Alfa Romeo Giulia: The Italian Alternative

By Geoff Maxted on 1 March, 2018

Resurrecting famous car names from the past is a good thing. There are too many motors known only by numbers. Where’s the automotive romance in that? Remember the gloriously sexy 1967 Giulia Sprint GT Veloce? Well, it’s 21stCentury namesake doesn’t conjure quite that much boy’s-bedroom-wall-poster lust but there’s no doubting it is a beautiful-looking car.

This is a ‘Super’ version and definitely a car you would look back at across a car park even in this rather unexciting shade of Silverstone Grey. It looks fast standing still. The neat integration of the front-to-back features – headlights, tail lamps, exhaust – make for a comprehensive design that pretty much beats all-comers on the car catwalk. The test car had optional run-flat tyres but they didn’t spoil the ride as some can do.

On The Road

Beauty is power but looks alone don’t butter those parsnips. There has to be some beef under the bonnet and, although our featured rear-wheel drive car is a diesel it accelerates fast, is a spirited ride and, overall, a fine-handling car.

Steering on the elegant wheel is ideal, weighting up as the speed increases. This is thanks to a new front suspension design delivering an a responsive pin-sharp road feel. Like Dr Strangelove your hand will automatically reach for the rotary DNA drive dial and turn it to Dynamic and there’s nothing you can do to stop it. The Alfa Romeo Giulia demands to be driven.

The 2.2L diesel (there’s a good range of alternatives) delivers maximum torque from 1,750rpm which, when combined with the perfectly mated ZF eight-speed automatic, gives the Giulia the legs to press on and overtake efficiently and safely. Obviously you don’t get the aural treats that come with overtly sporting motors; this car quietly gets on with the job, the engine just a murmur.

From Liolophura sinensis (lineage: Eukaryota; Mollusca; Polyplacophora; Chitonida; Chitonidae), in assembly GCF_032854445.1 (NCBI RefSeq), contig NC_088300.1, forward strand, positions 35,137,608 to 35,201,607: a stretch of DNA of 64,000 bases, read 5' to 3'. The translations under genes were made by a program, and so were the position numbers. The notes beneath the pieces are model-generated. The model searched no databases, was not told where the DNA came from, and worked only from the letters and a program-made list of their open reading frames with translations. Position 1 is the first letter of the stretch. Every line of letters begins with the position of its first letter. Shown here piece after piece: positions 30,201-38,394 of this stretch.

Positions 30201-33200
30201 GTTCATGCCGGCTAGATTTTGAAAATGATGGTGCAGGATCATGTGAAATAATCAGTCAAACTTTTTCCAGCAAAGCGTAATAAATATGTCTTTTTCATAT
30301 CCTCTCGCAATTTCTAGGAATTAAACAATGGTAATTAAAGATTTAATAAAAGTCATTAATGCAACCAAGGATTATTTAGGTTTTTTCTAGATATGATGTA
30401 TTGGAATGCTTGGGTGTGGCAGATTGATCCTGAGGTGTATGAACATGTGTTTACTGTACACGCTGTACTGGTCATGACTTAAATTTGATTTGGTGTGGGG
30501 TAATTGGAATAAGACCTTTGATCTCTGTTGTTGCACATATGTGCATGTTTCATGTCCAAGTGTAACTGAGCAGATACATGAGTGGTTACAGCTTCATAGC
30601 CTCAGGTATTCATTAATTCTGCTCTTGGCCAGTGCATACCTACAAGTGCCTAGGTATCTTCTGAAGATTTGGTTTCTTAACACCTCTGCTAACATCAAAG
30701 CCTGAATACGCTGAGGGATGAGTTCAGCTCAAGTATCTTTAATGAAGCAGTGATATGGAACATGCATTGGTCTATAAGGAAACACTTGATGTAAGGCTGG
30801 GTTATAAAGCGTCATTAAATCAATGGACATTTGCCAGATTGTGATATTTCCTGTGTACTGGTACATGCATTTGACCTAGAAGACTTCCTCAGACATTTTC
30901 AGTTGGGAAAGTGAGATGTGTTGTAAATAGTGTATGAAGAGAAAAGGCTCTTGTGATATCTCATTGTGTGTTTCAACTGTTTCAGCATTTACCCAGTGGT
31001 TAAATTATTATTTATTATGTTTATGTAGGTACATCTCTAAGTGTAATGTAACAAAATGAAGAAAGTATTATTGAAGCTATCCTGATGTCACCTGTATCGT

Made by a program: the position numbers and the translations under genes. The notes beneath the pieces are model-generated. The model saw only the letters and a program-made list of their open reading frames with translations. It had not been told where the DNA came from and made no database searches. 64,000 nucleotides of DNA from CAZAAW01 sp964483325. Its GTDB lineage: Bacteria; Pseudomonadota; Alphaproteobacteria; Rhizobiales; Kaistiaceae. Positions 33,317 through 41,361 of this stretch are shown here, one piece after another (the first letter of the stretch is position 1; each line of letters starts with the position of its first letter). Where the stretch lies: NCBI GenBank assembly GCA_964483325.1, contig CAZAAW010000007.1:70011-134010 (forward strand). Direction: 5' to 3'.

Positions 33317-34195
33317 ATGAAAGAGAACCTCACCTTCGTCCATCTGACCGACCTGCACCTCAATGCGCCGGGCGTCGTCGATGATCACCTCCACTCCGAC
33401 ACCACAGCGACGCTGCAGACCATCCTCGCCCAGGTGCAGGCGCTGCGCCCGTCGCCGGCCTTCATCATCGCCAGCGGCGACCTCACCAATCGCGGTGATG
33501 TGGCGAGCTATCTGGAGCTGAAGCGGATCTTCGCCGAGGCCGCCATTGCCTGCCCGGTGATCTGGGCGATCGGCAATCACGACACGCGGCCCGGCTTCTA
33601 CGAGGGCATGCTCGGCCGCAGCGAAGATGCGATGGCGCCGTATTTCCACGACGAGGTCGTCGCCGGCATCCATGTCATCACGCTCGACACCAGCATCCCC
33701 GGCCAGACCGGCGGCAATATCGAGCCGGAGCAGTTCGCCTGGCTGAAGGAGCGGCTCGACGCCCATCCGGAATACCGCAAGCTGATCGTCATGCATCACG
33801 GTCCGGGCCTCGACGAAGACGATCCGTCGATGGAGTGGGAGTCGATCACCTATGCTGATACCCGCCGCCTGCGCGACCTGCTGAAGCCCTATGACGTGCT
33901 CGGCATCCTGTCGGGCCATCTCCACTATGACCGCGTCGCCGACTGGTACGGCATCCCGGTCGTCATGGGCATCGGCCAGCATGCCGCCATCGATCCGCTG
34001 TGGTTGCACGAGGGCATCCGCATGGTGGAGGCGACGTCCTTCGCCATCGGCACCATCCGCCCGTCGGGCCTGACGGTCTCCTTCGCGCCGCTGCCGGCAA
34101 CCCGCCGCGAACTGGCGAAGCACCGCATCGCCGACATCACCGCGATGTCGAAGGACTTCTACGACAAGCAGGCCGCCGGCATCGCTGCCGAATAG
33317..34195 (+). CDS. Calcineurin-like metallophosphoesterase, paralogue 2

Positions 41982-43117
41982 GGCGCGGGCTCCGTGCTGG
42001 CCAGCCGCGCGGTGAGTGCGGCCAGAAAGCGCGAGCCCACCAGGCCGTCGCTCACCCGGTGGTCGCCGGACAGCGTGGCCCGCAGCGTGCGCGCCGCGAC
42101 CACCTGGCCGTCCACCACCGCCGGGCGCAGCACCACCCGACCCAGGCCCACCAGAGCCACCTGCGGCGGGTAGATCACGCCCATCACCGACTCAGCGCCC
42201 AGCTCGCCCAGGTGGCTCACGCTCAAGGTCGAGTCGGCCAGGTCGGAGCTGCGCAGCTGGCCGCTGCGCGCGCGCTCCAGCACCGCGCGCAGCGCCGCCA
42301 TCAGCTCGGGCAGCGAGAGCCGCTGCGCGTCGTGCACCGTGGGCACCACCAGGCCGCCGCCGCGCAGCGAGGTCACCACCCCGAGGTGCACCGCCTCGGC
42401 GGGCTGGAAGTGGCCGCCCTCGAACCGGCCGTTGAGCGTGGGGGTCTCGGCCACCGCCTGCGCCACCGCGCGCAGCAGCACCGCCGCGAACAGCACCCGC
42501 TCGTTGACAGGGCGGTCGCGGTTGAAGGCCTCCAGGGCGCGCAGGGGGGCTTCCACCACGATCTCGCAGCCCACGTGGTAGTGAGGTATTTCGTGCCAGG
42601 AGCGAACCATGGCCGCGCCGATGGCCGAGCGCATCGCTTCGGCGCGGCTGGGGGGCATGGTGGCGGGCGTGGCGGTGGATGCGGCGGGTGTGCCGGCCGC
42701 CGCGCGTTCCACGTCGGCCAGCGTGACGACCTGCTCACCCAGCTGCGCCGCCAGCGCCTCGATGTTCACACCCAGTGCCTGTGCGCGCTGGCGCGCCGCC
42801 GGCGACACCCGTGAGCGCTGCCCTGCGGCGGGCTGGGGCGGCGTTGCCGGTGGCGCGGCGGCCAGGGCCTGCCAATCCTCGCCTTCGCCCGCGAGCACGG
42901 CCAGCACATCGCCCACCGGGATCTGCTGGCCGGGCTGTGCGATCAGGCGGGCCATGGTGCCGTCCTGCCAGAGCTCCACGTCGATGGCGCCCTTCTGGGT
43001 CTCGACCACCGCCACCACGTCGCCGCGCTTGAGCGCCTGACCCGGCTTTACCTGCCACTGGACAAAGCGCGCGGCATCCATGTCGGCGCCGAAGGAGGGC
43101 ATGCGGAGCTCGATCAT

You can get faster versions of this vehicle but with this model payback comes in the guise of very acceptable fuel consumption which business users will appreciate. I saw an average of 48mpg although Alfa’s official figure is over 60mpg. Emissions are very acceptable too at just 109g/km which means a BIK rate at the time of writing at 21%. With wearying inevitability, expect that to change this April but at least you get a lot of car. It’s well featured as standard certainly but the snag is those optional extras are just so desirable that buyers might as well bite the bullet and load up. This one costs £40k.

Italian Interior

Inside, there is no mistaking that Italian influence. It’s very attractive. Leather seats that have contrast stitching sit low in the cabin hinting again at the performance heritage. It’s a characterful dashboard with it’s driver-focused swooping design and neat, efficient layout.

Of course, this being an Alfa Romeo there are a couple of quirks and disappointments. For a car that has prestige pretensions, the overall finish in the cabin isn’t quite up there with the posh German brands. Also, the door pockets (and it’s surprising how important these can be) are just too small. Although a big car externally, it does feel a little confined inside, not cramped, just more of a four than a five seater. The boot is good and deep but being a saloon not as handy as a hatch.

Should You Buy One?

This writer has owned two Alfa’s before so what do you think? Of course, I would. That’s the thing about Alfa Romeo; they can give you grief but are so beautiful you keep coming back for more, like a cuckolded husband.

Anyway; what would you prefer? A standard euro-box or some wilful excitement? With all the technology thrust at us in life, what do you want from your car? If we just allow our automotive passions to be usurped by driver-less vehicles, ride sharing with kebab-munching strangers and other ‘socially acceptable’ mundane transport what’s the point of cars at all? Go for it.

Geoff Maxted